By Theresa Pinto, Contributing Reporter
MIAMI BEACH, FLORIDA – Carnival Corporation CEO Arnold Donald, in an unprecedented move on Monday, June 3rd, plead guilty to violations of probation for an environmental criminal conviction stemming back to 2016.
Donald, along with sixteen other Carnival executives of the Doral, Florida-based company, appeared in person before U.S. District Judge Patricia Seitz, to agree to the $20 million settlement on the violations.
In 2016, Carnival was found guilty of violating U.S. environmental laws on dumping of oily waste in the Arctic. But the company has a long history of environmental crimes dating back to 1993 when Princess Cruises, purchased by Carnival in 2007, was caught throwing plastic bags of garbage directly into the ocean. This is the company’s third criminal conviction since 1998.
It is not usual for CEOs of large corporations to appear in court and personally plead guilty to criminal charges, but Seitz insisted. Arnold, along with the other high-level executives, stood before Seitz Monday morning as she committed them to preserving the environment and urged them to make preservation “a living, breathing core value.”
But she recognized the company’s hesitancy, continuing, “[S]omebody can only change if they want to change, but I’m here to assist if they don’t.” This time, the company was charged with falsifying records, communicating with the Coast Guard through illegal channels, dumping of plastic waste in the Bahamas, and an overall failure to comply with environmental regulations while covering it up.
Carnival is currently the largest cruise company in the world, with over a hundred ships in their line and boasting profits of $3.2 billion last year. But they were also fined the largest amount ever for the environmental criminal conviction back in 2016, with a hefty $40 million penalty then.
On top of the devastating research recently published by Miami Waterkeeper that shows over a half million corals were killed during the recent dredging at Port Miami by the U.S. Army Corps of Engineers, Carnival’s disregard for environmental laws designed to protect the oceans is engendering a substantially detrimental environmental impact in the area.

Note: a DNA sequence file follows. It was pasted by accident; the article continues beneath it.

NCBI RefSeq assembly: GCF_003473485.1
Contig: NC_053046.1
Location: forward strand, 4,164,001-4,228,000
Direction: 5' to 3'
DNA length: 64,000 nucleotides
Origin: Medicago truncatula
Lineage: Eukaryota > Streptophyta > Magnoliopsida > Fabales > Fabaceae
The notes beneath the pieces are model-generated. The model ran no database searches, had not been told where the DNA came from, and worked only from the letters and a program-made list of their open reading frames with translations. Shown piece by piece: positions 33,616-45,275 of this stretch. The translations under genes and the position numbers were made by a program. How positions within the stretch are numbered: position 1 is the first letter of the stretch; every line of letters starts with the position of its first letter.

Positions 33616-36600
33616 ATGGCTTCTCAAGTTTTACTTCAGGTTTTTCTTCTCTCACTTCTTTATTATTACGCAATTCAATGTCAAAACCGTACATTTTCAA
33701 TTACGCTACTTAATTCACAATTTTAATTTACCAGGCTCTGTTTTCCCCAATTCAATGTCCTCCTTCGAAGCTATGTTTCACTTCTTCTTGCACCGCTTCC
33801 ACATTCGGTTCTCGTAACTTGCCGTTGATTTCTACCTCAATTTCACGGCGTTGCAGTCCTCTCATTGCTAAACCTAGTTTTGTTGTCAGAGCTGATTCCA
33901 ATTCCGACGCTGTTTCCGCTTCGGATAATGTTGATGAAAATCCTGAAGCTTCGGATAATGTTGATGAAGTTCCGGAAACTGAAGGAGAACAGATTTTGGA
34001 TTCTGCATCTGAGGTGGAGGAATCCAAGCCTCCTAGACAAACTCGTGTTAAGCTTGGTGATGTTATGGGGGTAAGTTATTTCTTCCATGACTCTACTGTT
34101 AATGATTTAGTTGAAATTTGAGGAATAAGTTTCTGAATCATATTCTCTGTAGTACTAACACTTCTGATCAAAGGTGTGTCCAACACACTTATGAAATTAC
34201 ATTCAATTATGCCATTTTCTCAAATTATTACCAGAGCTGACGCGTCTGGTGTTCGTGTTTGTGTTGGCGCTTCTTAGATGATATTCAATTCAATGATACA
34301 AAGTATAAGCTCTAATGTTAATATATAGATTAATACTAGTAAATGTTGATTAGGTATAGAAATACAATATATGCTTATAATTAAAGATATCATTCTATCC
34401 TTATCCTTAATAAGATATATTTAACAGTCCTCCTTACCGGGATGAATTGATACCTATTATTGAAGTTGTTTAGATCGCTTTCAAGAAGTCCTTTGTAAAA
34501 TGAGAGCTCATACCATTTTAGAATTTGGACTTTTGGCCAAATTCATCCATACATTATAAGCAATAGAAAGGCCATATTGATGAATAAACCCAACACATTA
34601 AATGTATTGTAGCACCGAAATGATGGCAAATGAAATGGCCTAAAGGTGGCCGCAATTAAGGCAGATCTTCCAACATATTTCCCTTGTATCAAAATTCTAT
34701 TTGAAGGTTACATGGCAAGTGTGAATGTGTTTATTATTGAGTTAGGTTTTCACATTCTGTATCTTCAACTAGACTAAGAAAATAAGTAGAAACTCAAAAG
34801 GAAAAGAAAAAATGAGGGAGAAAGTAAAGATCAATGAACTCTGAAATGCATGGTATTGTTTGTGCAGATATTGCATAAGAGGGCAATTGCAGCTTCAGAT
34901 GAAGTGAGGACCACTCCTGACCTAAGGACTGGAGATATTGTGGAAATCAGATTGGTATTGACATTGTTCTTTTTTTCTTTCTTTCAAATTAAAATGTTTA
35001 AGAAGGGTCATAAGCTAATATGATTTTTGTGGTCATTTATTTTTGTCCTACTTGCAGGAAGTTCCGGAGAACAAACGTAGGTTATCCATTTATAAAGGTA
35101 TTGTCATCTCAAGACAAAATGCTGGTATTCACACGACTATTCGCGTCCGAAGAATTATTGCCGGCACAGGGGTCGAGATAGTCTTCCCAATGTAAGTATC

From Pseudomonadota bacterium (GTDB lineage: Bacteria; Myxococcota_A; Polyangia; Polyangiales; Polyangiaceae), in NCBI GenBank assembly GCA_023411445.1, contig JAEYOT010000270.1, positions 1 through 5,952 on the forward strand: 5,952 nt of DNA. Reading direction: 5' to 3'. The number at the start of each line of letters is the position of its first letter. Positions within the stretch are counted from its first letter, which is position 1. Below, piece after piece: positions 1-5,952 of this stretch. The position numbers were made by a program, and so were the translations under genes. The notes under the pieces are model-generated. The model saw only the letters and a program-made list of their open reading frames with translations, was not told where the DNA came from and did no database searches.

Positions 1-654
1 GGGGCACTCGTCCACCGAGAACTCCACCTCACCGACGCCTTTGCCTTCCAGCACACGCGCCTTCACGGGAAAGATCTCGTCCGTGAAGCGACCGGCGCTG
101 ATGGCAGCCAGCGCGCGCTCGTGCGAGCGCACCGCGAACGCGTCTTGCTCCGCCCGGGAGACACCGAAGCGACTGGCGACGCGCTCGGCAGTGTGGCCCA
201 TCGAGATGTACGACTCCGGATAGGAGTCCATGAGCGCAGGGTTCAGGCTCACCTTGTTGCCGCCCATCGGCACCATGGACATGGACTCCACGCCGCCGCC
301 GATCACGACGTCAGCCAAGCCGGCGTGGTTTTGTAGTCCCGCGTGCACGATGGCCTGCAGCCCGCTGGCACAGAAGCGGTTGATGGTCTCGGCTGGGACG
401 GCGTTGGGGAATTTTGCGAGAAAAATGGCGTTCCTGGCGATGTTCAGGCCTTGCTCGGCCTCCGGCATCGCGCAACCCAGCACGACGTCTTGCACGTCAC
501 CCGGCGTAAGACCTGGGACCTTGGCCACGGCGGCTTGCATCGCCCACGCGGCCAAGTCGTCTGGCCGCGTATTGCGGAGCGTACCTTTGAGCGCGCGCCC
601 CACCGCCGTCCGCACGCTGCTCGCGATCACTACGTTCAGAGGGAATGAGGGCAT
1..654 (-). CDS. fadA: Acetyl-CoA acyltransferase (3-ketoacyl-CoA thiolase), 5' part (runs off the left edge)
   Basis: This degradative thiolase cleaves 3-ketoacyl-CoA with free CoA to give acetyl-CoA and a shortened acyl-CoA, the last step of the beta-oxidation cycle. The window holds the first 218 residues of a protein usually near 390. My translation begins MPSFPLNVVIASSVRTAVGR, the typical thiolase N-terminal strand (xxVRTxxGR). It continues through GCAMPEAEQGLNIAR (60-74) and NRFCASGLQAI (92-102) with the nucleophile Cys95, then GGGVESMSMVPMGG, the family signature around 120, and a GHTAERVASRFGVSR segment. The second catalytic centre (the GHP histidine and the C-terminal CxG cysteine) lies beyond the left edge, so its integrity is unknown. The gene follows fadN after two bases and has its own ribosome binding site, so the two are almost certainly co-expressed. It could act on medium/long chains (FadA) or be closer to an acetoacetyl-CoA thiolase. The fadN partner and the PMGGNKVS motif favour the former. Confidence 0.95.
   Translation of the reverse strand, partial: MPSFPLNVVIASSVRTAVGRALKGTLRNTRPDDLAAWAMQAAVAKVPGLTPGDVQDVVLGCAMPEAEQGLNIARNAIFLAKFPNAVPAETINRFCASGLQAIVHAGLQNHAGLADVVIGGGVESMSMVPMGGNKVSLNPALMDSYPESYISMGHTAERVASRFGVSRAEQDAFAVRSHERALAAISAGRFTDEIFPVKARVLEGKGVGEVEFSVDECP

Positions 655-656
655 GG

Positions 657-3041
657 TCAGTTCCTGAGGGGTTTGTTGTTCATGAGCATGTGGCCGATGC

According to the trade publication Cruise Blog, Carnival also on Monday “announced sweeping changes to its fleet that are aimed at protecting the environmental impact of its ships” with a new environmental policy that includes all the standard greening measures of the hospitality industry, such as procuring less individually packaged servings and using less plastic items.
However, environmentalists charge Carnival with greenwashing and decry the $20 million fine is not large enough. Judge Seitz leveled the same criticism and had tough words for the executives of Carnival, “I am contemplating that if there is a future violation […] that there should be either penal or personal financial consequences.”
The court imposed more stringent court monitoring for the remaining three years of probation as well and will officially hand the case off to District Judge Ursula Ungaro in the fall, who was also present on Monday.
Ungaro expressed disbelief that after more than twenty years, they were still discussing the dumping of waste in the ocean.